"We would see resistance increase four- or six-fold in just one generation," Scharf said. "We didn't have a clue that something like that could happen this fast."
What does this mean for pest control? First, it seems that testing cockroach populations prior to treating them with a pesticide is the best approach. The only time that cockroach numbers dropped in this study was in the Indiana population, which just so happened to be weak to abamectin. Beyond that, the researchers recommended that individuals should follow integrated pest management practices. Using pesticides alone likely won't have any effect. Instead, the best approach is to combine several different strategies, like keeping a clean apartment, sealing off the small spaces that cockroaches like to nest in or targeting those spaces with pest controls, and using a combination of pesticides and traps.
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A recent study on monkeys found that stimulating a certain part of the forebrain wakes monkeys from anesthesia.
- Scientists electrically stimulated the brains of macaque monkeys in an effort to determine which areas are responsible for driving consciousness.
- The monkeys were anesthetized, and the goal was to see whether activating certain parts of the brain would wake up the animals.
- The forebrain's central lateral thalamus seems to be one of the "minimum mechanisms" necessary for consciousness.
Pixabay<p>When the team electrically stimulated a part of the brain called the central lateral thalamus, located in the forebrain, the monkeys woke up: they opened their eyes, blinked, reached out, made facial expressions and showed altered vital signs. </p><p>"We found that when we stimulated this tiny little brain area, we could wake the animals up and reinstate all the neural activity that you'd normally see in the cortex during wakefulness," Saalmann told Cell Press. "They acted just as they would if they were awake. When we switched off the stimulation, the animals went straight back to being unconscious."</p><p>This area of the brain may function as an "engine for consciousness," Redinbaugh told Inverse. Although past studies have shown that electrical stimulation can arouse the brains of humans and animals, the new findings are unique because they reveal which specific neural interactions appear to be minimally necessary for consciousness.</p><p>"Science doesn't often leave opportunity for exhilaration, but that's what that moment was like for those of us who were in the room," Redinbaugh told <a href="https://www.inverse.com/science/first-squid-mri-study-brain-complexity-similar-dogs" target="_blank"><em>Inverse</em></a><em>.</em></p>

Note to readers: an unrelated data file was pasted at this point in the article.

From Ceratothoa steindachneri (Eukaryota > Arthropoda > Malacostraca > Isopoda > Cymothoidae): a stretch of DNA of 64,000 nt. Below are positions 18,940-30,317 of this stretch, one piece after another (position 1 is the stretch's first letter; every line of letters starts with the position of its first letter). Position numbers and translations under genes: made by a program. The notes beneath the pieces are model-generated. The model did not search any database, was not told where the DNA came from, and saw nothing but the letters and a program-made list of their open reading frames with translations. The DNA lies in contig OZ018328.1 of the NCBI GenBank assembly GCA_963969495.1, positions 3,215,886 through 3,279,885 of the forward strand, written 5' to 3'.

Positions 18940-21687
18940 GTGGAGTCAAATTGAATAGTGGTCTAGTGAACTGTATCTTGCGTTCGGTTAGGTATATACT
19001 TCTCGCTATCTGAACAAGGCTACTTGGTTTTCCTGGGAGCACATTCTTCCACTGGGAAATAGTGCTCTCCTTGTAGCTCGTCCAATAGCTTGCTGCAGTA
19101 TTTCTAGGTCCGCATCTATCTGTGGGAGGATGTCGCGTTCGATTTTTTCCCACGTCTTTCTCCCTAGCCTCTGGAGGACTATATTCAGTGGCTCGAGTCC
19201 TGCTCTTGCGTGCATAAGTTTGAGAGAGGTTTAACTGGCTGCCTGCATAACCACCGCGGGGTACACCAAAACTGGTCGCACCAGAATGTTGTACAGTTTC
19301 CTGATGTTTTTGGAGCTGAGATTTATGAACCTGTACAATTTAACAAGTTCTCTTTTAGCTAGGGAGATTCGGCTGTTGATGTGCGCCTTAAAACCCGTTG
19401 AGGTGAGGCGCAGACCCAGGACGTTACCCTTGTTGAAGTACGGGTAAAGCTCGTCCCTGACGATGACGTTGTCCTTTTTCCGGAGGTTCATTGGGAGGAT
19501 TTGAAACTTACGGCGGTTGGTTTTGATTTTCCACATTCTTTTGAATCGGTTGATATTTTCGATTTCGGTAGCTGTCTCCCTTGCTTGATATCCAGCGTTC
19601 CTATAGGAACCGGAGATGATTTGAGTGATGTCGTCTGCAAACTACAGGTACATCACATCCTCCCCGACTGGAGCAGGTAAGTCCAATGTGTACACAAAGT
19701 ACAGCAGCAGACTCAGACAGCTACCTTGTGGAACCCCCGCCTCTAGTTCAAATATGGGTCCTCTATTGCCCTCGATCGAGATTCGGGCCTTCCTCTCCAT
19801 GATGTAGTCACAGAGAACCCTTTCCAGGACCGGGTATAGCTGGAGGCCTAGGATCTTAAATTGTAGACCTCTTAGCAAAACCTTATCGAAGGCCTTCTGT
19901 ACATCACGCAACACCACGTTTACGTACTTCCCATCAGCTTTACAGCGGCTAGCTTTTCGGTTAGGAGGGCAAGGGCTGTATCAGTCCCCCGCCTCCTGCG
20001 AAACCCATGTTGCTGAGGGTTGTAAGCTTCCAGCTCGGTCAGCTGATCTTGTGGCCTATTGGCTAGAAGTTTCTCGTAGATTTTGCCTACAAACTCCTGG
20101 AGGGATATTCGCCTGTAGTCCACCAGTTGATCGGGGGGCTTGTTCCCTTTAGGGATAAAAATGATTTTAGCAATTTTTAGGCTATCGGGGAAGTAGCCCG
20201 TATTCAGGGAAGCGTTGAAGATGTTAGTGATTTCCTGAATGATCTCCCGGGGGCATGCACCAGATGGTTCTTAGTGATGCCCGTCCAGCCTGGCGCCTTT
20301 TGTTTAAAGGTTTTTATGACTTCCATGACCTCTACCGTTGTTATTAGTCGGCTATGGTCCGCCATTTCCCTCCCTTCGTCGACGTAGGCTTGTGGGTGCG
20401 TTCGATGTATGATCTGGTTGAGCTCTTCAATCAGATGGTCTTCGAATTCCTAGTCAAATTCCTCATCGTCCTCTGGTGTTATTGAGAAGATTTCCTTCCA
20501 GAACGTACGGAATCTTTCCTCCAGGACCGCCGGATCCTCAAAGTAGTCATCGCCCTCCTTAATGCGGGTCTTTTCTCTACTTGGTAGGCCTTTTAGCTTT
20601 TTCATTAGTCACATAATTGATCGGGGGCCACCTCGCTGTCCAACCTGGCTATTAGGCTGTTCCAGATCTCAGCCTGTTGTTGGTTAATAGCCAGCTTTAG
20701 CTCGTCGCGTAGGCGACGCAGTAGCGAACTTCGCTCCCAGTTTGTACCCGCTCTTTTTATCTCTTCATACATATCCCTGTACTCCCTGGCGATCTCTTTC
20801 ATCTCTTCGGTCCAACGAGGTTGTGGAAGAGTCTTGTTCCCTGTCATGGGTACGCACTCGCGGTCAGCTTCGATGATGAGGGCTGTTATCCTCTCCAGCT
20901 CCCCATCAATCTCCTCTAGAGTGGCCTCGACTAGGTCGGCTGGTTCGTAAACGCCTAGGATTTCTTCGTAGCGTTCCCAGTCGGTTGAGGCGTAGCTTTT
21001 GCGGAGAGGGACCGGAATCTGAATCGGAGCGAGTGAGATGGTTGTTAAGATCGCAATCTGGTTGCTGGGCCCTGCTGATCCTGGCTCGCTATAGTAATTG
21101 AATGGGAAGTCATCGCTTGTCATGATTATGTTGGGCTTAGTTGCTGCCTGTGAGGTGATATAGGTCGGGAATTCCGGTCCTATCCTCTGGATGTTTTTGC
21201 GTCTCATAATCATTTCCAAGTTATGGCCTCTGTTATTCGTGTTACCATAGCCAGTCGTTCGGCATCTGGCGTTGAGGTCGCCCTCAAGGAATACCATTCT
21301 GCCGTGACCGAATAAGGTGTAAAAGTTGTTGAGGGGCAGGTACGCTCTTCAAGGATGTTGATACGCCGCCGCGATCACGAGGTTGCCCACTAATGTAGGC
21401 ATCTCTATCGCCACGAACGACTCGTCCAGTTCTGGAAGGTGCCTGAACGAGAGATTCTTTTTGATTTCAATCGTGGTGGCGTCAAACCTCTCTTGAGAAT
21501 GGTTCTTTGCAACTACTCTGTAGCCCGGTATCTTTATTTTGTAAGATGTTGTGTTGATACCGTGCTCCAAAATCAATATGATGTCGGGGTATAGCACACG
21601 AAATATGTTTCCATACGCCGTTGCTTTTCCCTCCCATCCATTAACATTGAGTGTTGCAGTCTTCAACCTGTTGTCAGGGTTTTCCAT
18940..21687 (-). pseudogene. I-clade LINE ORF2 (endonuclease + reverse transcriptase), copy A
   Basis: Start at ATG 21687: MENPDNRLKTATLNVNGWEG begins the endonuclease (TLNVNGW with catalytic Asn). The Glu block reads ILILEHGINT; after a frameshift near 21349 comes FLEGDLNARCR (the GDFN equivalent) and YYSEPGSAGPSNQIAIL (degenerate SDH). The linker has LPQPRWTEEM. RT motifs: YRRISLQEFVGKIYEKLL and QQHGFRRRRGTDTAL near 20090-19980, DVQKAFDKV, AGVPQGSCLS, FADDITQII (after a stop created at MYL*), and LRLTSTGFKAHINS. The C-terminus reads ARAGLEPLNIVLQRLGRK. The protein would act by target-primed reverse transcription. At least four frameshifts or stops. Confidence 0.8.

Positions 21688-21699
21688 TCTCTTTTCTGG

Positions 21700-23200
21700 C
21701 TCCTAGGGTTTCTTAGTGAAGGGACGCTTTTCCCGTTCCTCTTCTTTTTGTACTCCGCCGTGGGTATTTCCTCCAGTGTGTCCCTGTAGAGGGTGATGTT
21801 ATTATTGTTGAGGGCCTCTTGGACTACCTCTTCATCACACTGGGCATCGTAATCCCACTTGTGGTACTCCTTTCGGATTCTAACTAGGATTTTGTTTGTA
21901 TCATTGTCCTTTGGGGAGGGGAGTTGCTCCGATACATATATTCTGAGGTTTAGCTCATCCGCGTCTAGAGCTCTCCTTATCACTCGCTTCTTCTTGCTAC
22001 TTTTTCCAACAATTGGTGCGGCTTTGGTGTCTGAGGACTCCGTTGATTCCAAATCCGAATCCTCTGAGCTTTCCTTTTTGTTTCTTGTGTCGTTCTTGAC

Future applications<p>The team said the findings could have many applications down the road, but more research is needed.</p><p>"The overriding motivation of this research is to help people with disorders of consciousness to live better lives," Redinbaugh told Cell Press. "We have to start by understanding the minimum mechanism that is necessary or sufficient for consciousness, so that the correct part of the brain can be targeted clinically."</p><p>"It's possible we may be able to use these kinds of deep-brain stimulating electrodes to bring people out of comas. Our findings may also be useful for developing new ways to monitor patients under clinical anesthesia, to make sure they are safely unconscious."</p>
The coronavirus pandemic has brought out the perception of selfishness among many.
- Selfish behavior has been analyzed by philosophers and psychologists for centuries.
- New research shows people may be wired for altruistic behavior and get more benefits from it.
- Crisis times tend to increase self-centered acts.